Who uses it and who loses it? Personality, activity engagement and cognitive health in old age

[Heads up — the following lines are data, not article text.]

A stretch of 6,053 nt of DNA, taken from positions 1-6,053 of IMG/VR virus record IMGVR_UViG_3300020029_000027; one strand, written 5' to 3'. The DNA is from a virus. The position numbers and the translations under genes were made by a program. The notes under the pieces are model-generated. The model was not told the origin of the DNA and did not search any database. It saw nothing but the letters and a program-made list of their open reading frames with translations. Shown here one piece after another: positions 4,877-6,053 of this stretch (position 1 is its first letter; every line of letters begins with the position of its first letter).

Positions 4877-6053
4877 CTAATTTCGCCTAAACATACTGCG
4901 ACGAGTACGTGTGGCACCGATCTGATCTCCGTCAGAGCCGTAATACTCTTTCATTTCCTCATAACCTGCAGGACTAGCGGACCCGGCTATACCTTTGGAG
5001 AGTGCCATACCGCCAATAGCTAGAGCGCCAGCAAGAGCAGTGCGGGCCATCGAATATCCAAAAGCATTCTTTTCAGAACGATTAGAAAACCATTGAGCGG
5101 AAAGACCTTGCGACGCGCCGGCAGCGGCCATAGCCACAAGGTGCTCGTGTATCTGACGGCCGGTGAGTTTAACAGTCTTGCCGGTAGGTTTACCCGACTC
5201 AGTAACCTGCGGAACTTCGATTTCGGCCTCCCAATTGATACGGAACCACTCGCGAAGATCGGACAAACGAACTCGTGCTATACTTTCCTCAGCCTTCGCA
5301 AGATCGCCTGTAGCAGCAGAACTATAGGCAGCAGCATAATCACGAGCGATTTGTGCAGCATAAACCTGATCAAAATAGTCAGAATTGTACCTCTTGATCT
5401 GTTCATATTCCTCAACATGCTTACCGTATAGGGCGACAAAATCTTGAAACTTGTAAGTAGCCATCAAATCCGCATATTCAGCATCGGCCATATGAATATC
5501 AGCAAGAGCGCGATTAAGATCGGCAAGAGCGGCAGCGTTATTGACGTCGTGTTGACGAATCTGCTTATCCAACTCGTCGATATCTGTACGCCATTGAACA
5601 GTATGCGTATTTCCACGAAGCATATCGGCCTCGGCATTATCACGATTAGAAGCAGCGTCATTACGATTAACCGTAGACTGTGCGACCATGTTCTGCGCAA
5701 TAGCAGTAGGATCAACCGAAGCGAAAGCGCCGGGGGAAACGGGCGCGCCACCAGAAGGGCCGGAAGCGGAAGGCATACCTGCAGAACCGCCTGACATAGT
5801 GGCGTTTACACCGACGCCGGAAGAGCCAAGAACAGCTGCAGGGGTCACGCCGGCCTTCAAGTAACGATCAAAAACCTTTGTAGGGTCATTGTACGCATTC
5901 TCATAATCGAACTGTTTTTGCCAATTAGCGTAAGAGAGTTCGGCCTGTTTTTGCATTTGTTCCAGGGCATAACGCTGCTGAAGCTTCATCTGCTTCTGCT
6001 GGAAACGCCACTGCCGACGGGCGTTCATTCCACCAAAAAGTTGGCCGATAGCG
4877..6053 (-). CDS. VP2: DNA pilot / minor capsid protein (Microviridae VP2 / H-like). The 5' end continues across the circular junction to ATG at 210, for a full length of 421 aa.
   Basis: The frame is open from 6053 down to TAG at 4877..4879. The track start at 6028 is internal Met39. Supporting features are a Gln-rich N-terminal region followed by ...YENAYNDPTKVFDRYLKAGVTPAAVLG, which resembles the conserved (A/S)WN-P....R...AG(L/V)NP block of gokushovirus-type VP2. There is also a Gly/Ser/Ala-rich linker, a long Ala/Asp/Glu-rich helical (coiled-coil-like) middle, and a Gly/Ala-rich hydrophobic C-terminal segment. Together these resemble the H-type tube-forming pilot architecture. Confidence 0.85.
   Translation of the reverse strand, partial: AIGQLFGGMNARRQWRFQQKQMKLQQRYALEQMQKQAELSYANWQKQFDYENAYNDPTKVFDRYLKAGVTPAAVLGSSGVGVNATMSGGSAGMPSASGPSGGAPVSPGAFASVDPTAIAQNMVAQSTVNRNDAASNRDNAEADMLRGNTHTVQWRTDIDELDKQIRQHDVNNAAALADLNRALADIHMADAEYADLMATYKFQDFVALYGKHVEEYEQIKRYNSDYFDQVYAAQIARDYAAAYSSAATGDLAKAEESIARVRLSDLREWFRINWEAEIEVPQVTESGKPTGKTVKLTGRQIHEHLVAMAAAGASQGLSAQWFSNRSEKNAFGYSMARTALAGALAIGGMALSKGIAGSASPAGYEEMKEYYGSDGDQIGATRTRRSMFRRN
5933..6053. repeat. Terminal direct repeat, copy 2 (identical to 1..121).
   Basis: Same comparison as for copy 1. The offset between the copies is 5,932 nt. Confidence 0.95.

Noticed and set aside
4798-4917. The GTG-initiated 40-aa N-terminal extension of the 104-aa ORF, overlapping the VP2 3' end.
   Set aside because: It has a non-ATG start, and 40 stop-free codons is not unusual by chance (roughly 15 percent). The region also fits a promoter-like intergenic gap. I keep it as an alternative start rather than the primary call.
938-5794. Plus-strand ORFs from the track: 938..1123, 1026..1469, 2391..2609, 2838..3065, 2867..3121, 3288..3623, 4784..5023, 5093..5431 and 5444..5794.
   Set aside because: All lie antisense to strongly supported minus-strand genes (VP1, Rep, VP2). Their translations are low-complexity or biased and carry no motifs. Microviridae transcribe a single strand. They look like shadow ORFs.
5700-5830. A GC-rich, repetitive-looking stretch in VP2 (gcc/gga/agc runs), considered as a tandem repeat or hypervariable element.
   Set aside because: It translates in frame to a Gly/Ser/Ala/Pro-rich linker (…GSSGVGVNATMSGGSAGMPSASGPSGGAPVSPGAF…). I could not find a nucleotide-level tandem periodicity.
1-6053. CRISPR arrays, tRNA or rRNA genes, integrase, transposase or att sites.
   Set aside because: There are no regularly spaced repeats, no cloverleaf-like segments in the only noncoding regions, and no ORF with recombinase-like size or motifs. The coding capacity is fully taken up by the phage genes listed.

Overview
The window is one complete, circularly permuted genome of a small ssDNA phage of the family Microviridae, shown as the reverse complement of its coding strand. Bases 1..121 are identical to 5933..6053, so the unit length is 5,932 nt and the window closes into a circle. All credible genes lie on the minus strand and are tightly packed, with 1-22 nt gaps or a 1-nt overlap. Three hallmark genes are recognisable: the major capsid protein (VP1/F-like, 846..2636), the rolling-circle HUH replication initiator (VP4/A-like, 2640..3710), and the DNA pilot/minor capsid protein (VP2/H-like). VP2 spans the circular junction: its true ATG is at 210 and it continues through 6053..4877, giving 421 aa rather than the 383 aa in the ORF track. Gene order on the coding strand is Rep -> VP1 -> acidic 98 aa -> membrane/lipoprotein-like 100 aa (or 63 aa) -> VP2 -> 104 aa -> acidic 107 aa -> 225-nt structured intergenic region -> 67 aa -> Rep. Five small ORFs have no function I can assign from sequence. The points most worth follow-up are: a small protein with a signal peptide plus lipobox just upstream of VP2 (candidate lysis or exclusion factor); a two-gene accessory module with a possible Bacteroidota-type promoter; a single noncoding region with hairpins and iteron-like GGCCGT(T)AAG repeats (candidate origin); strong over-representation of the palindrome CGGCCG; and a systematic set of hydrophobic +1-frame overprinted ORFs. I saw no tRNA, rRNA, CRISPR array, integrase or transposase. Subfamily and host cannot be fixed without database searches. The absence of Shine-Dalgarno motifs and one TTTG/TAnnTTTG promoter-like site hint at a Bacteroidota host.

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Identifying strategies to promote cognitive health in older age is a key research priority as older adults continue to make up a growing proportion of the global population. The ‘use it or lose it’ theory proposes that leading a more active, engaged lifestyle can be cognitively protective. Cross-sectional studies provide support for this, with evidence suggesting that older adults who are mentally, physically, socially and creatively active in their everyday lives may also have higher levels of cognitive ability and experience lower levels of cognitive decline. Intervention studies can provide further insight, going beyond cross-sectional associations to explore causality by testing the effect of increased engagement in an experimental paradigm. It is essential that such interventions consider the importance of individual differences; in particular, evidence suggests that individual differences in personality might predict activity engagement, and in turn cognitive health. It is therefore possible that individual differences in personality might influence engagement level within an intervention, and in turn the degree of benefit received. The PhD research reported in the present thesis examined these possibilities using data collected from a large-scale, activity-based intervention study known as The Intervention Factory. This study tested the cognitive benefits of activity engagement in a more real-world environment by using existing, community based classes and groups. A sample of 336 adults aged 65 and over without any diagnosed cognitive impairments were recruited and completed baseline assessments. Cross-sectional data at baseline were used to examine whether lifestyle variables such as activity engagement mediated any associations between Big Five personality traits and cognitive ability across several domains. Higher Openness to Experience and lower Neuroticism and Extraversion predicted higher levels of cognitive performance, but there was no evidence to suggest these associations were mediated by activity engagement. The PhD research then examined whether personality might influence activity engagement and cognitive change within the context of an intervention. A systematic review of the literature found ten studies that had previously explored this question; there was some evidence that higher Openness to Experience was linked to greater cognitive gains when studies used novel intervention methods. This theory was then tested within the context of The Intervention Factory specifically. Participants were pseudo-randomly allocated to one of five activity groups (computer classes, dance/exercise/sport classes, social/bingo groups, language classes or handicraft/woodcraft classes) or a no-contact control group and attended their activity for around ten weeks. None of the activity groups showed evidence of significantly greater cognitive improvements compared to the control group over the course of the intervention. There was also no reliable evidence that individual personality traits predicted adherence or moderated intervention-related cognitive change. While these results did not support the efficacy of real-world activities to promote cognitive health, several challenges were identified that will inform and encourage future research in this area. These challenges included issues arising from non-random group allocation, difficulty recruiting an effective control group and variability in intervention delivery when translated to a more real-world setting. Addressing these challenges in future studies will provide further opportunities to explore the potential cognitive benefits of real world activities, and whether any benefits vary at the individual level.